I can’t do a series on free SQL Server DBA tools without including the SQL Server First Responder Kit put out by Brent Ozar and his company (and the SQL Family who helped)! This is that post.
A couple weeks ago, I was inspired to start this blog series because of an amazing PowerShell module called DBATools which impressed me moving agent jobs and logins in an Availability Group for a 2005 – 2016 migration we’re doing for a client. What can I say, I like free tools. You should too.
Hence this series. So without further introduction.. This week’s post. . .
Brent Ozar – The Man
I’ve known Brent for about 7 years. I was 10 years into my career and had decided to start blogging, tweeting and giving back. His example among others encouraged me to start speaking at events also. Brent was an inspiration to me starting out with the sharing. Lots of tips. His FreeCon event. He even helped me encourage other new bloggers and speakers. I had a series on starting blogging and speaking. He, without hesitation, agreed to give some really poorly produced interviews on this blog even. Clearly he cared about this SQL Server community.
Anyway, this was Brent before he was a SQL Server MVP, before he was running the pretty neat company he is running right now. He’s the same today, just older looking (I have less hair, so there’s that). His motivation was really in giving back to the community and remains that. Sure I have to imagine there were goals and some form of a fuzzy map to his future endeavors, but mostly? He was in it to have fun, help others and see how long he could keep at this. So far, so good, Brent. Keep punching hard 😉
Even in my run up to leaving full time life 5 years ago he was there with tips. Recently as I re-launched Straight Path Solutions as a SQL Server consultancy he was there with help, advice and encouragement, even being in the same space of sorts. That’s looking out for others.
You can find his personal blog which is full of insights about life, business, cruise ships and anything else he finds interesting. He shares quite freely. You can find him at his company, Brent Ozar Unlimited or you can find him on twitter.
sp_Blitz – A Genesis
This started in 2011 with a stand alone script. You can see a changelog for the tool which starts with version 2. It’s now over version 52. Go look at that changelog. Look at all the folks who were not only helped by the tool but inspired to help give back.
The sp_Blitz procedure performs a SQL Server health check on your environment of sorts. Some of the checks are the same checks and types of checks we perform here with our SQL Server Health Assessment, we also add in a lot of manual review and interview questions to augment some of the raw black or white data points. When I go to do a health assessment on a client? I love seeing a client who installed and used this script. It means they care about their environment and they started looking first. When we get called in to a longer term Senior Remote DBA retainer relationship, I love seeing this already there. Same reason – it’s great getting involved with a firm who investigated issues, worked out some of the simpler challenges and want that senior help to keep things proactively good or help them tackle the more tricky challenges.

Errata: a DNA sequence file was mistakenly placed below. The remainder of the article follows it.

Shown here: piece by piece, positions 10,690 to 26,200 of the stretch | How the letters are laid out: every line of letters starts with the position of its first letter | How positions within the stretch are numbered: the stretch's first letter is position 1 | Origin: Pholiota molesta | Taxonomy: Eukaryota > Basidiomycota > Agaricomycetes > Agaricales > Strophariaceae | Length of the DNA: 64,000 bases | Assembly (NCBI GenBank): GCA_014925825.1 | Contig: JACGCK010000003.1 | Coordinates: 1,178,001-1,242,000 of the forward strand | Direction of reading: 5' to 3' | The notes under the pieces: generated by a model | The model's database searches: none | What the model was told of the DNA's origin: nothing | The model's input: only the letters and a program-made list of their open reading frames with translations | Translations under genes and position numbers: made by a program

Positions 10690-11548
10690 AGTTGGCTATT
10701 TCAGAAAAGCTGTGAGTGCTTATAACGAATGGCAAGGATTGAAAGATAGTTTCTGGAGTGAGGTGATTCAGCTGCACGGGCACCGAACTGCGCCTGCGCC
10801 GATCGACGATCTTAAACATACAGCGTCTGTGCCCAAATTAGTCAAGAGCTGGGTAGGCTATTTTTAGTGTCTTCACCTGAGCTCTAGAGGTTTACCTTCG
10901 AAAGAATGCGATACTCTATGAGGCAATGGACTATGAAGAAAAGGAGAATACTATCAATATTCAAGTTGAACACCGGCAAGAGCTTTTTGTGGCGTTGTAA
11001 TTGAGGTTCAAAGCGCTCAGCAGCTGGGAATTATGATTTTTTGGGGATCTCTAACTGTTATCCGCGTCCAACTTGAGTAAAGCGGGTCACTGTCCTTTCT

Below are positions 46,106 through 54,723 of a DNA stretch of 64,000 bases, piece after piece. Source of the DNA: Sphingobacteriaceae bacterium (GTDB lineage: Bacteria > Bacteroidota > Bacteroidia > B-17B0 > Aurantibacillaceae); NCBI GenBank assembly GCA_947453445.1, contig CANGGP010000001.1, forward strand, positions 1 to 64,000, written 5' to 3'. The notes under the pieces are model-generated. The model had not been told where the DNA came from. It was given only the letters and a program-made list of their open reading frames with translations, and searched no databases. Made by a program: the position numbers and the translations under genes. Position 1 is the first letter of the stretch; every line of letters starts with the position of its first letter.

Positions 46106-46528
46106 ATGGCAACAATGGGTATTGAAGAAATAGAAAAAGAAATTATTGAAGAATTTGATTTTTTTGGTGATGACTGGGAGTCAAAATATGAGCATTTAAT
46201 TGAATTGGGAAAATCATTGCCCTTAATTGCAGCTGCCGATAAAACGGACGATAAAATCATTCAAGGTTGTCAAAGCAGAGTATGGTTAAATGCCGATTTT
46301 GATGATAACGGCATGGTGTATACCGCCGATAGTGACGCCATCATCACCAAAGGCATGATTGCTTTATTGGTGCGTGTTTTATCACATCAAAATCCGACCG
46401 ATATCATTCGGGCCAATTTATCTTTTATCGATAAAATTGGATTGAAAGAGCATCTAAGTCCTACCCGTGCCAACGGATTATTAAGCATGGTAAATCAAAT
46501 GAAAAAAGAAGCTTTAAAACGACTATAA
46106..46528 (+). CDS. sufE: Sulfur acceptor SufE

This is the tool that started it all. I remember Brent talking about this tool on twitter, in videos, at presentations. It was his baby, his idea, and he gave it away from free from the beginning. It’s been a staple in the SQL Server community for about 4 or 5 years now. Up until recently it was “99.9999999999%” free – you had to “pay” with an e-mail address. No biggie, you get on a weekly newsletter with curated content from his team and some occasional announcements about their company. That’s a fair price. In June of 2016, though, he decided to release this as an open source project. Easier to contribute. Easier to download. More democratized, as the hipster techie types like saying these days (I think they still like saying that).
So enough about the tool’s darn story. What does it do? It checks the health of your SQL Server environment. If you clicked next-next-next-finish and never changed defaults when you installed SQL Server, it will gently tell you why that was bad. If you have wait stats that are out of whack, it will tell you that. It prioritizes the findings. It’s a mini-health check of sorts. Though as you can see when you play with the tool, you likely won’t find the list of changes for you to make so “mini”, it is quite detailed. Check out the tool. As with any free script on the web – review it, understand it, read about it, look at what others say about it. But do download and run this. Check out the results. Make a list and get to work. You can get the latest release of the entire kit on Github here.